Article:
20. Editorial Note

On August 31, 1964, Korean Foreign Minister Yi Tong-won presented to Ambassador Brown an aide-memoire proposing a Foreign Ministers conference to be held in Seoul in April 1965 warranted by the “changing situation in Southeast Asia [that] has increased need for promotion of friendship and cooperation of free nations in area.” The Foreign Ministers of Australia, the Republic of China, Malaysia, New Zealand, the Philippines, Thailand, and South Vietnam, as well as Japan, if the attendees desired, were to be invited. The Koreans envisaged the conference serving to “maintain peace and prosperity in Asia, strengthen region's defense against Communist subversion, consolidate friendly ties, and promote economic and cultural cooperation.” The Foreign Office also believed the conference would enhance support within Korea for a settlement with Japan as well as enhance the international prestige [Page 44]of the Republic of Korea. (Telegram 197 from Seoul, August 31, and airgram A–135 from Seoul, September 1; National Archives and Records Administration, RG 59, Central Files 1964–66, POL 7 KOR S) Initially the Department of State expressed misgivings about the feasibility of the proposal because of vagueness surrounding the purpose of the conference, doubt about the Foreign Minister's ability to organize and focus the conference, and uncertainty about the willingness of the invited countries to attend. (Telegram 196 to Seoul, September 1; ibid.)

After further consideration the Department responded that the conference could achieve positive results by fostering stronger ties among the Asian nations friendly to the United States and the Western powers, enhancing a sense of solidarity among the participants, and reducing the isolation of the Republic of Korea. (Telegram 434 to Seoul, November 18; ibid.) The Embassy in Seoul agreed in general, but believed the conference could be successful only if attended by most or all the invited Foreign Ministers. Ambassador Brown suggested that the Republic of Korea would support efforts by the United States to urge all countries to attend. (Telegram 494 from Seoul, November 24; ibid.)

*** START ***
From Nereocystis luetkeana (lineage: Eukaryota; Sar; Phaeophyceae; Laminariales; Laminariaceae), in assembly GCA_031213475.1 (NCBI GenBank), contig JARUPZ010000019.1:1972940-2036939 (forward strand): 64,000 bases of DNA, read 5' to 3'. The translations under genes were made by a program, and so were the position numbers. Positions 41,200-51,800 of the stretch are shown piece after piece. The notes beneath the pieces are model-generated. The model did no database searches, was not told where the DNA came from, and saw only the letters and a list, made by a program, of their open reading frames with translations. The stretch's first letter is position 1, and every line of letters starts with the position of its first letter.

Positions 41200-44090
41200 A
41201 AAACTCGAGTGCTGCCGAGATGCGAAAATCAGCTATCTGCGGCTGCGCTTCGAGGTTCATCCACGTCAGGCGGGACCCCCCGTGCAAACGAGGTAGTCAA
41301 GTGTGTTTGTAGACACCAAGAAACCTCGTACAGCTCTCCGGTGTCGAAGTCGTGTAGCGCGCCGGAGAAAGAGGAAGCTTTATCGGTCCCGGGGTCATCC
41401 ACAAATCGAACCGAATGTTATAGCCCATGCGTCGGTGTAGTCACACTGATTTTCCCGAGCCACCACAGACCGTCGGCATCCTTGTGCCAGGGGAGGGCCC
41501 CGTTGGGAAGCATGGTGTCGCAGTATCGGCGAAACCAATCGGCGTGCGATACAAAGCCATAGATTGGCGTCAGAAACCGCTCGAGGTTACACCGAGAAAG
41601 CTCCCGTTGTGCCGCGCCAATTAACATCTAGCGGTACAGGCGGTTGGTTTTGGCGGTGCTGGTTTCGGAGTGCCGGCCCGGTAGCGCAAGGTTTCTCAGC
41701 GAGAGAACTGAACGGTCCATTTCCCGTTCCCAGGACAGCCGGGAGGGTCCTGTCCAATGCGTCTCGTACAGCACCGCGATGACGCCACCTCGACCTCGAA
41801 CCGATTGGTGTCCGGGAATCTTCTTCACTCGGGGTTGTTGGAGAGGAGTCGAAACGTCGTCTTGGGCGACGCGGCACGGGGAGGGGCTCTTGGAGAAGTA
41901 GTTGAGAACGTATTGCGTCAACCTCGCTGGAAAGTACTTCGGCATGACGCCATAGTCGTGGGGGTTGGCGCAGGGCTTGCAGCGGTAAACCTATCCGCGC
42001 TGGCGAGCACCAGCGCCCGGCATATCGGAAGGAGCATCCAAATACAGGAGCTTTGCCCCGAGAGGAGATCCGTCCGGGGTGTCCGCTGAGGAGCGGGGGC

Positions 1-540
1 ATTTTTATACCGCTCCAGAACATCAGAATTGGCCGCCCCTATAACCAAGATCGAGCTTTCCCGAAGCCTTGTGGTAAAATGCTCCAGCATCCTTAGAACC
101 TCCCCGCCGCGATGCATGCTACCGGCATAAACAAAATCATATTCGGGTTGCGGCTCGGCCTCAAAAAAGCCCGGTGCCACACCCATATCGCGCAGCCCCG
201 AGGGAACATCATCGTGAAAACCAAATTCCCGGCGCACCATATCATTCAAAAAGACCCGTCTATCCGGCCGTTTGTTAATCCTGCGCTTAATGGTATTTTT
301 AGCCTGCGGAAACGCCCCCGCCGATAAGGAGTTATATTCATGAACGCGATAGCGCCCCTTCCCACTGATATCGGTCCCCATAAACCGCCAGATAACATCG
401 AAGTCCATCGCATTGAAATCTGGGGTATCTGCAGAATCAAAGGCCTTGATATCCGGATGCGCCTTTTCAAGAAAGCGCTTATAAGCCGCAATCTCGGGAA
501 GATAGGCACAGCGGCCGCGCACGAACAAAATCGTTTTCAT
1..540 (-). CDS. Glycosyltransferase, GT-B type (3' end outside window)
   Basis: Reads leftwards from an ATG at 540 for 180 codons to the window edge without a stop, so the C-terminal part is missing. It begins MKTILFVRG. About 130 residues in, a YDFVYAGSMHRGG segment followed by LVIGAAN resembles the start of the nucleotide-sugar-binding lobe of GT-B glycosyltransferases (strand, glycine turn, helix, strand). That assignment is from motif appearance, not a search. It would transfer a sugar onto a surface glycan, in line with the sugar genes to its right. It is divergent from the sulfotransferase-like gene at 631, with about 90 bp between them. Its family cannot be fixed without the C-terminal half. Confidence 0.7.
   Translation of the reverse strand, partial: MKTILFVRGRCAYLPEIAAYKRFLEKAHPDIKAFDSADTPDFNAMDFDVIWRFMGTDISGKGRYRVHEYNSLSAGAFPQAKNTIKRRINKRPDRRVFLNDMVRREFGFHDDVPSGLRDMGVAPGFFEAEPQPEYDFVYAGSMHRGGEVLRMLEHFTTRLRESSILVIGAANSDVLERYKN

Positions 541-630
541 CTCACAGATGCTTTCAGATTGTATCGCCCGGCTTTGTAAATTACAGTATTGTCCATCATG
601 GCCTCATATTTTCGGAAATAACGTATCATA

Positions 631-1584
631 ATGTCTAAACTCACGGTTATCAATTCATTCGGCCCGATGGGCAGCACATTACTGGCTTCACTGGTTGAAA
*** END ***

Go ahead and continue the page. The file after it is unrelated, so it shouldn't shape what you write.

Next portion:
On December 4 the Department of State informed the Embassy in Seoul and the other relevant Asian countries of its support for the proposed Foreign Ministers Conference. After stating the potential objectives of the meeting—strengthening intra-Asian relations, strengthening Korea's international position, reducing the feelings of isolation within Korea and the Republic of China—the Department provided a list of topics that could be fruitfully addressed at the conference: “1) security against Communist military threat”; “2) insurgency and counter-insurgency, including security, economic, social and psychological countermeasures”; “3) economic development”; and “4) expansion of regional collaboration in diplomatic, economic and perhaps other spheres.” The Department suggested that Ambassador Brown discuss those points and other aspects of the conference with the Korean Foreign Minister. (Telegram 485 to Seoul, December 4; ibid.)

Within a few days, Ambassador Brown had spoken to officials in the Foreign Office and informed Washington of Korea's ideas about the conference, of its receptivity to the Department's suggested topics and agenda, and similar matters. (Telegram 511 from Seoul, December 8; ibid.) As a result, the Department notified the Embassy in Seoul and in the Asian countries expected to participate in the conference of its renewed support for the conference. Although it did “not wish to get out in front or to appear to be promoting this conference,” the Department suggested that U.S. support for the meeting be made known and steps taken to ensure participation by as many countries as possible. (Telegram 497 to Seoul and repeated to other Asian capitals, December 10; ibid.)